Cannes Film Festival: India’s only entry Shaunak Sen’s All That Breathes documents a love for kites

The world faces an environmental catastrophe with unusual global warming and deathly pollution. Some even aver that the current disastrous novel coronavirus pandemic may have had its origins in the way we ill-treat our planet. As much as this is horribly harmful for us humans, it also gravely threatens birds and beasts, and Shaunak Sen’s deeply moving documentary, All That Breathes, played at the ongoing Cannes Film Festival on May 24 documents just . Also read: Cannes 2022: ‘Most disgusting movie of the year’ Triangle of Sadness is a frontal attack on the super-rich

This is the only Indian entry at the Festival (May 17-28), apart from two restored classics — Aravindan’s Thamp and Satyajit Ray’s Pratidwandi.

The documentary talks about two brothers in a lower middle-class Delhi locality, who have made it their life’s mission to save kites. These birds, which have been victims of the capital’s debilitating air pollution, are rescued by the brothers, Mohammed Saud and Nadeem Shehzad, treated and set free once they are ready to fly again. These two are helped by an employee, Salik Rehman, and all of them have dedicated their lives to this enormously difficult rehabilitation venture.

The work is a quiet effort to document in detail the brothers’ patience and sacrifice. Carrying on in the face of punishing impediments, including lack of funds, Saud and Shehzad live in hope with a never-say-die attitude. There is an extremely touching scene when one of them goes to a meat shop and asks for a concession in price. It is not easy feeding kites, which are birds of prey.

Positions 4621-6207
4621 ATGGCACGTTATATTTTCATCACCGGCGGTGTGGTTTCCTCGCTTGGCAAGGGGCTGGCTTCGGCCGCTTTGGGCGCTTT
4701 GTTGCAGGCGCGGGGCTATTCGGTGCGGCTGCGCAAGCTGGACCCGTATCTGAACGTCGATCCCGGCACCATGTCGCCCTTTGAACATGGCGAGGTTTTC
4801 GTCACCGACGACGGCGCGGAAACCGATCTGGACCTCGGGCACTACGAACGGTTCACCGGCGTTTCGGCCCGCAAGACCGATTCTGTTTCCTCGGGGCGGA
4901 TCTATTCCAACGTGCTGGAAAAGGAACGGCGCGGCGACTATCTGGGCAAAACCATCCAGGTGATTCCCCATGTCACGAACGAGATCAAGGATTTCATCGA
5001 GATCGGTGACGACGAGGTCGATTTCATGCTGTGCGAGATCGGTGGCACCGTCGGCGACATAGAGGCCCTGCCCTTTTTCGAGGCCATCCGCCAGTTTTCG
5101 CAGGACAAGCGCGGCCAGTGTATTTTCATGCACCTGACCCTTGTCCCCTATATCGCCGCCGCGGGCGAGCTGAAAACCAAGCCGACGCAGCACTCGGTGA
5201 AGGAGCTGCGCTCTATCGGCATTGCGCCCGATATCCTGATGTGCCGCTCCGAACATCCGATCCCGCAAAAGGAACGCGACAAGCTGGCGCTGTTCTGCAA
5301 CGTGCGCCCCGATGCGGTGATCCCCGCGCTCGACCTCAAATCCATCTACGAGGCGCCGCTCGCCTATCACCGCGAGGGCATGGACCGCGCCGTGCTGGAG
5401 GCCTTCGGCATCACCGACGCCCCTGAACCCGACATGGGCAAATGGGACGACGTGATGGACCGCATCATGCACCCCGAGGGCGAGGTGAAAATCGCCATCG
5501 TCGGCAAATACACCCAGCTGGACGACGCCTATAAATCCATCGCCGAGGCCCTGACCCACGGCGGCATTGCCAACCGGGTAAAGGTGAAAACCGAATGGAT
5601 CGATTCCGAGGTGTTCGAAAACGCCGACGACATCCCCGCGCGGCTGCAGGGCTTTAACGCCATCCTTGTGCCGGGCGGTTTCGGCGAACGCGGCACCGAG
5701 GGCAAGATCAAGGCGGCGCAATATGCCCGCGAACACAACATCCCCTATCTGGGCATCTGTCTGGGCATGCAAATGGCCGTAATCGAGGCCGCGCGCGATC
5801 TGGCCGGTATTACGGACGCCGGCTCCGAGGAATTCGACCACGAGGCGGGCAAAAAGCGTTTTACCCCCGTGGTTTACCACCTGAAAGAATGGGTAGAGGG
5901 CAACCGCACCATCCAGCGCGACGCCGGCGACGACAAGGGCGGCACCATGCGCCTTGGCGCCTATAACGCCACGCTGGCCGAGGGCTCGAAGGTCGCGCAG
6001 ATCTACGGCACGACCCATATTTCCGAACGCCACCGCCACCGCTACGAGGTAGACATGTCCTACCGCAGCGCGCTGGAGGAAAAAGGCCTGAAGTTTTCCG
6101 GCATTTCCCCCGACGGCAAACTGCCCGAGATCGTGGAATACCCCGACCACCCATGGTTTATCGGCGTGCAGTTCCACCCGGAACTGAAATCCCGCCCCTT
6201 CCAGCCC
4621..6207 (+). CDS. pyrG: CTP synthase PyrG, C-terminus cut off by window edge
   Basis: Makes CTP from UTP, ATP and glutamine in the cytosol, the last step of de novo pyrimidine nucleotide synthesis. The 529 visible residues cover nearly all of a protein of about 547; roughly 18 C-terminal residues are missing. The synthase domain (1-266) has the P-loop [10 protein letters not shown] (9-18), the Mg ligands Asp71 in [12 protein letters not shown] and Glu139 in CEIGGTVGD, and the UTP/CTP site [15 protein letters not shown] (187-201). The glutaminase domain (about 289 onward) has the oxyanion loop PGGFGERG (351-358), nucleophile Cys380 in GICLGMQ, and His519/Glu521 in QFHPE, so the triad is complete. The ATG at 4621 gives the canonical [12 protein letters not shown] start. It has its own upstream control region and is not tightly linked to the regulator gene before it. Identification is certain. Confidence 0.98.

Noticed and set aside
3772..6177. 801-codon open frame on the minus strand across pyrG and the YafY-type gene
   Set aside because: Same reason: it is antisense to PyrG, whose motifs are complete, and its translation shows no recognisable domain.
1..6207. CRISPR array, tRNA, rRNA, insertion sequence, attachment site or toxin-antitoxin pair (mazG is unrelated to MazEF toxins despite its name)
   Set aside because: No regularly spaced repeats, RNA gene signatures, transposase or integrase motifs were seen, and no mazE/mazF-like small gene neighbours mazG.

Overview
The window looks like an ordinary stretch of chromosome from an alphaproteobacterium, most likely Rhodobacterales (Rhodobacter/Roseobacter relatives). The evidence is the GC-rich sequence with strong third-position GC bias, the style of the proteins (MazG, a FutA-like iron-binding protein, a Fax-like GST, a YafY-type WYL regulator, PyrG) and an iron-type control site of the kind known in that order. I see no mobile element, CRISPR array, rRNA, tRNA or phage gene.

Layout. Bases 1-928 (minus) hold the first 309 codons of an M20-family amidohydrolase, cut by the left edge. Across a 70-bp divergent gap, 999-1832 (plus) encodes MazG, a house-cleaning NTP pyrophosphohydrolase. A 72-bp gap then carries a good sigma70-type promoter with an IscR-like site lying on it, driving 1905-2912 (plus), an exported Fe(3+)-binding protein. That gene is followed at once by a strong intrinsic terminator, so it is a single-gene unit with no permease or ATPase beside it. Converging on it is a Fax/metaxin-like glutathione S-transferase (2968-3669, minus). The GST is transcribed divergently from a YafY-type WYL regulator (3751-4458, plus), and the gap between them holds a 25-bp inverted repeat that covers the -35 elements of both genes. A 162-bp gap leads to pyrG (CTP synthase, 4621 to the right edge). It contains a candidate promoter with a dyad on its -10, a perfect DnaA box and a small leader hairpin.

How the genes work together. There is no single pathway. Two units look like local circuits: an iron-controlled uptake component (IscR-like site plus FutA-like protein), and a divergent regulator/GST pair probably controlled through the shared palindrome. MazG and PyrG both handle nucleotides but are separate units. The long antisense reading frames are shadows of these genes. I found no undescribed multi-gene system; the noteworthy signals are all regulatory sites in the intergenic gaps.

It may sound unbelievable but the brothers have been at it for two decades, struggling to get funds at home and from abroad. We learn as we watch the documentary that they feel taking care of kites and helping them to fly again by themselves are rewards. They love feeding the winged creatures, and the way they caress them establishing an undying bond is marvellously narrated by Sen.

He also lets us into some tender moments as when one of the brothers in an autorickshaw takes out a baby squirrel from his shirt pocket, lovingly strokes it and puts it back. Such moments of compassion make the movie a great watch.

The cost of this love is unimaginable; although Shehzad and Saud earn a living by manufacturing liquid-soap dispensers, they are much more interested in tending to kites, some 12 hours in a day, and these come at the cost of neglecting their families. In a telling scene, Shehzad and his wife are ruminating over Delhi’s worsening air pollution. While she is thinking about their child, he is fixated on kites!

The narrative is warm and has a zing about it; it is not cold or matter-of-fact, and this makes All That Breathes compelling. Aiding this is magnificent cinematography by Benjamin Bernahrd, Riju Das and Saumyananda Sahi. Some of the shots are superb, like when they show kites flying with a commentary that while these birds appear to swim in mid-air, the others struggle to stay above the ground.


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